Horticulture and Landscape


Plants grown in most commercial nurseries are grown in relatively sterile growing media and receive intensive nutrition, irrigation and pesticide applications. When they are transplanted into natural soil they are poorly prepared to forage for nutrients and water.

Inoculating plants with mycorrhizae massively extends the root system increasing its ability to access nutrients and water.

Many growers now find that they can substantially reduce the direct costs of fertiliser, water and pesticides, by using mycorrhizae to enhance their plants ability to utilise these components and to defend themselves.  

Plant on the left inoculated with Symbio Mycorrhizal Transplanter
and grown with 50% less Osmacote than plant on the right

For some highly mycorrhizal plants it is possible to halve fertiliser inputs and double growth rates by giving them the mycorrhizal advantage.

Inoculation is very easy and if done at the cutting or seed stage costs fractions of a penny per plant. You can inoculate any size of plant by spraying or dusting the roots, drenching containerised plants or incorporating the mycorrhizal spores into growing media. Horticulture and Landscape Page


The advantages of landscaping with mycorrhizae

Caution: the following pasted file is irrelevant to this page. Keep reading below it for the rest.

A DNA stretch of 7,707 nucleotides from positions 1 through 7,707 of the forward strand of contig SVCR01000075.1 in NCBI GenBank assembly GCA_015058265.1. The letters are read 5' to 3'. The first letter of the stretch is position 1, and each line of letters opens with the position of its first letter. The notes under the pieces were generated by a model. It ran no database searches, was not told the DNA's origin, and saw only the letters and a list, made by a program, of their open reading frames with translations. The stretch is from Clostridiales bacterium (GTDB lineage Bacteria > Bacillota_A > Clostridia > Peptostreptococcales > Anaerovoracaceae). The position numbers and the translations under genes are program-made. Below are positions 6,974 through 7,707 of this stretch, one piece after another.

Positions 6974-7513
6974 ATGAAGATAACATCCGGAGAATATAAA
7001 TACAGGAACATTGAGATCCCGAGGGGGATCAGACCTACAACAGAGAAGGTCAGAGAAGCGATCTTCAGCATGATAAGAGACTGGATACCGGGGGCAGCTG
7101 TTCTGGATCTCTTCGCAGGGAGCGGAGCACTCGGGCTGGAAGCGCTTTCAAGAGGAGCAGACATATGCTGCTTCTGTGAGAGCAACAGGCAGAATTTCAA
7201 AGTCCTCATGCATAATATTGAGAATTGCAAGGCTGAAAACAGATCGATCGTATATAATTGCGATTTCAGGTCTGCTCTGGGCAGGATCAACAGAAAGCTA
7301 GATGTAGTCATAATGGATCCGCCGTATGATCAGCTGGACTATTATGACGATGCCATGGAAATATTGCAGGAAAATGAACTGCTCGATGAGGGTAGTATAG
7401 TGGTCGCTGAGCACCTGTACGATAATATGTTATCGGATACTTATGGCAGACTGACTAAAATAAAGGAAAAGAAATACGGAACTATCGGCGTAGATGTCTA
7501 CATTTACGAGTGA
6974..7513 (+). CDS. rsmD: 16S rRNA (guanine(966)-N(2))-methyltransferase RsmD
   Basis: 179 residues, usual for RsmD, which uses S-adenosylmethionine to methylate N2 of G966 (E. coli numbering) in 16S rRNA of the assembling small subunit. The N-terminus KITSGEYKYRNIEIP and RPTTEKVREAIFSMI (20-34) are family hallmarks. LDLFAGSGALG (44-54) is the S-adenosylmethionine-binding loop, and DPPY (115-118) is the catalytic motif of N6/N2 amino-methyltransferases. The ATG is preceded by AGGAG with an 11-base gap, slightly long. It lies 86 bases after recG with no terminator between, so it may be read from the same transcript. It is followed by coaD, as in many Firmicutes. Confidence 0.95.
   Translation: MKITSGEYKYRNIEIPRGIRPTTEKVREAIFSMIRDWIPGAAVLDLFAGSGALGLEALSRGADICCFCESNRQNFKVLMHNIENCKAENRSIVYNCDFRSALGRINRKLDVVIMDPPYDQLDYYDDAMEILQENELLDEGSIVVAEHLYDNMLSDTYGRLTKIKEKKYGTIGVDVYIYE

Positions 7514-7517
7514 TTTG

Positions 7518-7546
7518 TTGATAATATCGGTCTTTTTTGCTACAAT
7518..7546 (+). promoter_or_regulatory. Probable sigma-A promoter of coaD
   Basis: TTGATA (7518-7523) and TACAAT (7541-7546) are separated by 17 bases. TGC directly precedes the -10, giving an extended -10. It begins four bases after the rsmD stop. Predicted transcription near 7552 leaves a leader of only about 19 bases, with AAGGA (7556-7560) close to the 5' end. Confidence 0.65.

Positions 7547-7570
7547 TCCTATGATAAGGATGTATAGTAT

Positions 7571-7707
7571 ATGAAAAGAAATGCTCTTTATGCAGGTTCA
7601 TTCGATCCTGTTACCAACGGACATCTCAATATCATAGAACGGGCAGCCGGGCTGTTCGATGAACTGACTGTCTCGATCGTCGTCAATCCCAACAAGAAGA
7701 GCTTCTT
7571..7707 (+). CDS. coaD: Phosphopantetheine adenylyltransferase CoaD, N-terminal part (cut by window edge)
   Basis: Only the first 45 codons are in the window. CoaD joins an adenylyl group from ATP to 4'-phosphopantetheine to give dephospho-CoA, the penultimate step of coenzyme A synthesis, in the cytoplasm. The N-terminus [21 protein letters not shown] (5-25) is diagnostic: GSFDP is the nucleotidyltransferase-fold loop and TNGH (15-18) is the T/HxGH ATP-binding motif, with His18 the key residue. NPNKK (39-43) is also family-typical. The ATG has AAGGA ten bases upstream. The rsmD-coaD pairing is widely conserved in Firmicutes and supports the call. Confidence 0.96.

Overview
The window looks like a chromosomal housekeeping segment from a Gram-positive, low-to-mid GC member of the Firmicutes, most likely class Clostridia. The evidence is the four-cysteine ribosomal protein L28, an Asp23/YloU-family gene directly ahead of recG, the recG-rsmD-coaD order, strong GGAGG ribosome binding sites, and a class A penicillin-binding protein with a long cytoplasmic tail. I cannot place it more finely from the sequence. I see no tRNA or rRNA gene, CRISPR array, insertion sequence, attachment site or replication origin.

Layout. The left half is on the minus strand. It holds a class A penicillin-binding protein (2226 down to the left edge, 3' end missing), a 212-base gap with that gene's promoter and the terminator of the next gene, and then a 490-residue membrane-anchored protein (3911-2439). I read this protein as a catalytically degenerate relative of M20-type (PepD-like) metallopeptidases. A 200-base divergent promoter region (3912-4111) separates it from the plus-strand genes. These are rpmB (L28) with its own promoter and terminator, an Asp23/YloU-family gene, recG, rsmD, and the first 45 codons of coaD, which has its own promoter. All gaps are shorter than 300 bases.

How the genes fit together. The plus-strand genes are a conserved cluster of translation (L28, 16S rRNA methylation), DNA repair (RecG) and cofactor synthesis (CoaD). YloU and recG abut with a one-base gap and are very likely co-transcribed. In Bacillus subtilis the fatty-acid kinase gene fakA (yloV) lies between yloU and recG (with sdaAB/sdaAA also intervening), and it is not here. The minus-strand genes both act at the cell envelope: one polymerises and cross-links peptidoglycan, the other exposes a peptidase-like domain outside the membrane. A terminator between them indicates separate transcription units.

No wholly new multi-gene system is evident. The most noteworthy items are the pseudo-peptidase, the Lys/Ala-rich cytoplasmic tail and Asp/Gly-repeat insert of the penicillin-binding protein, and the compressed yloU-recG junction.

Natural soil ecosystems are teeming with an immense variety of microbial and animal life creating amazing plant productivity without irrigation, fertiliser and pesticides. Contrast this to the dead soil often found in landscaping, erosion control and urban building sites and it is no wonder that plants intensively grown in plant nurseries die or take a year or two before they start to grow.

Many landscape architects and contractors have found the most cost efficient way to protect plants transplanted into harsh conditions is to inoculate them with mycorrhizal fungi. Mycorrhizal fungi can be sprayed or dusted onto the root balls of containerised plants with Symbio Mycorrhizal Transplanter or Liquid Mycorrhizae. When planting bare root whips Symbio’s Mycorrhizal Whip Dip forms a paste with water retaining polymers so you simply dip the bare roots into the paste before planting.

Transplant losses and site management may be substantially reduced and trees start to grow in the first season giving your project a mature look much more quickly than expected.  Pictures of test site with caption “Plot 5 inoculated with Symbio Mycorrhizae shows healthy plants with the mycorrhizal advantage”

Plot 5 inoculated with Symbio Mycorrhizae shows healthy plants
with the mycorrhizal advantage

Symbio’s mycorrhizal inoculants have been specified with great success for many major landscaping projects with the M62 corridor, Croydon Tramway, A34 Newbury Bypass and the Olympic Stadium to our credit.

Specification clauses for landscape architects may be downloaded here.

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